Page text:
Final Thoughts

Final Thoughts

Written by Michael Cowden

Steel prices have peaked and are trending downward – and fast, according to the latest SMU survey results and comments from market participants.

The consensus: the war in Ukraine reset the steel market to roughly where it was on Jan. 1. And now the market is trending downward at least as fast as it was in January and February, before the war.

Michael Cowden

Pick your indicator: Lead times, mill negotiations or scrap prices. All are lower. In short, we’ve gone from a seller’s market to a buyer’s market in just a few weeks.

The big question is no longer whether prices have peaked but how far and how fast they fall. Another big question: Has demand peaked too and, if it has, when will the market recover again?

We’ll leave that to the experts. Here is what we know from our survey. We asked respondents, “When do you think HRC prices will peak and why?” There were more “already peaked” responses than we could fit in the space below. Here are some of them:

“Already have peaked and moving lower. Mills 100% negotiating everything right now.”

“Already have and on their way down. The big question: How fast and how far do they go?”

“Prices are on their way down. There is no more peak.”

“No reason for current prices staying where they are.”

“I think most would argue that we’ve already peaked. And even a true bull amongst bulls like me would agree with that assessment.”

A few optimistic souls bucked the “already peaked” consensus:

“Demand seems steady for construction, and oil and gas demand is increasing. Imports are still risky due to projected domestic weakness – so HRC might stay elevated.”

The reasons given for the slowdown in prices varied. Many centered around the market adjusting to the war in Ukraine, new domestic EAF sheet capacity ramping up, and concerns about the broader economy. (Inflation, meet deflation.) Here are a few examples of what survey respondents had to say when asked why prices were falling:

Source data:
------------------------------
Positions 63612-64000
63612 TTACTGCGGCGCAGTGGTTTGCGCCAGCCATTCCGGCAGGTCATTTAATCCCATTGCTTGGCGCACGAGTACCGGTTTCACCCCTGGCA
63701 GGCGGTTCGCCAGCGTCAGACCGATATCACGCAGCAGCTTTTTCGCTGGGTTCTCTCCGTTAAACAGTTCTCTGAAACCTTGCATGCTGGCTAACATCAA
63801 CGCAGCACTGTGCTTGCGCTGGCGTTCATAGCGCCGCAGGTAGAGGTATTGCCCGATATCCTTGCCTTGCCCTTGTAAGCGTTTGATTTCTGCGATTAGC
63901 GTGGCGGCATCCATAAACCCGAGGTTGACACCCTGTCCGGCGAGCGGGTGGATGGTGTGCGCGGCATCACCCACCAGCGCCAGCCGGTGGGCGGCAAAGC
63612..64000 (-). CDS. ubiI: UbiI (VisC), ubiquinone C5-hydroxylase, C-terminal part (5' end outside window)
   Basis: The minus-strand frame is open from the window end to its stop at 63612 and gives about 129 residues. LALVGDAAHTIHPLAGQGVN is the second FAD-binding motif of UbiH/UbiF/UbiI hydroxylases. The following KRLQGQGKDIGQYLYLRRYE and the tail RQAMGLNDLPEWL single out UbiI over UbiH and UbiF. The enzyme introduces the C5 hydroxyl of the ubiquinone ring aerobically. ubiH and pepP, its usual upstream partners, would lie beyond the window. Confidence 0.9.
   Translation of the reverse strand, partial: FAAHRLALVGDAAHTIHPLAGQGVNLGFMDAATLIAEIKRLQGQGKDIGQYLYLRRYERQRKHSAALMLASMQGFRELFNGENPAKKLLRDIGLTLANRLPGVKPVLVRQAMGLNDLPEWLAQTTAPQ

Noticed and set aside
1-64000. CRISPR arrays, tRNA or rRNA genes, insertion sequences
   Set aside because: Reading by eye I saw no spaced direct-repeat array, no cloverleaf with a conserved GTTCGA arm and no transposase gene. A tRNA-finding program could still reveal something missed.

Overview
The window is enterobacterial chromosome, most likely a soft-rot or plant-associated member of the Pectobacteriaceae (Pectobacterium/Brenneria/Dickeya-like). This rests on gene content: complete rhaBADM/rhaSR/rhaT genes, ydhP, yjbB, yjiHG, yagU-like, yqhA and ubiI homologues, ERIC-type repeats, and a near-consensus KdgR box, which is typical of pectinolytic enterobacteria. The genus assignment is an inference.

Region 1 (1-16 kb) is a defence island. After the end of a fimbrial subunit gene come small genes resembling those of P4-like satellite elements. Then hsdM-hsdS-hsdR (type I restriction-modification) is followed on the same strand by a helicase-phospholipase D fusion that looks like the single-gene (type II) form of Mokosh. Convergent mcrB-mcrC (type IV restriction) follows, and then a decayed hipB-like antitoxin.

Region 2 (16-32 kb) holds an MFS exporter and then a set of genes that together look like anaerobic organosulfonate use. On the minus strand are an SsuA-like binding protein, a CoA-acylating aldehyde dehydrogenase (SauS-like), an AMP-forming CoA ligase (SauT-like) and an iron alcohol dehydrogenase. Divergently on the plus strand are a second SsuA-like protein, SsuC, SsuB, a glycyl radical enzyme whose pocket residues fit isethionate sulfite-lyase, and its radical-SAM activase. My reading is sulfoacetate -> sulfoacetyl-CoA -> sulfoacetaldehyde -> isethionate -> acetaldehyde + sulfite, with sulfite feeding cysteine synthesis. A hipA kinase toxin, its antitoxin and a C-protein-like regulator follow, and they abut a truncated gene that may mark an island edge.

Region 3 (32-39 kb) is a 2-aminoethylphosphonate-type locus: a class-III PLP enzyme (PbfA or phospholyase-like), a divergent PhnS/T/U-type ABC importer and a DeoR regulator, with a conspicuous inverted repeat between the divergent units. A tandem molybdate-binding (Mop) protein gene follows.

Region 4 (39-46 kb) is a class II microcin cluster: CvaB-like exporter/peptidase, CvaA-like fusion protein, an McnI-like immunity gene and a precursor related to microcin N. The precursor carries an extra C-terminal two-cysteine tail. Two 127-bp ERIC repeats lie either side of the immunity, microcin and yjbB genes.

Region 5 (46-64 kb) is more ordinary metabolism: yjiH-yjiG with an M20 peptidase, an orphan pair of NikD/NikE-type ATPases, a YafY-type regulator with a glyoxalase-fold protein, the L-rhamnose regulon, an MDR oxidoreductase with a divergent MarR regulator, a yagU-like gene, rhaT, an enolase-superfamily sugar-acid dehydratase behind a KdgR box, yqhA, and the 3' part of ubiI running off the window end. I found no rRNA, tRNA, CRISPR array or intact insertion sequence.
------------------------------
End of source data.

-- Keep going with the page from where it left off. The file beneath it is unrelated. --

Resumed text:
“Stability in the supply chain after the Russian invasion.”

“Dead cat bounce reaction to Russia-Ukraine War.”

“Scrap prices are falling, and more capacity is coming on from outages finishing up and expansions ramping up.”

“More capacity, less demand.”

“Demand will weaken as the economy slows in Q3 and Q4.”

The result: Many buyers are on the sidelines again, just as they were before the war. SMU asked, “Are you an active buyer or staying on the sidelines, and why?” Here are some responses.

“We are ‘active’. But only for what we truly need.”

“Buying what we are selling, no more, no less.”

“I have sufficient inventory and can wait for prices to drop to place new orders.”

“Active, but only buying what we need according to lead times.”

That’s a lot of gloom. I don’t want to say the steel market is doomed in the second half. At least not until the results of our full survey are out. We will have those to you tomorrow, on Friday the 13th.

Thanks, everyone. All of us at SMU appreciate your business, and you taking the time to share your insights with us.

Michael Cowden,

Michael Cowden

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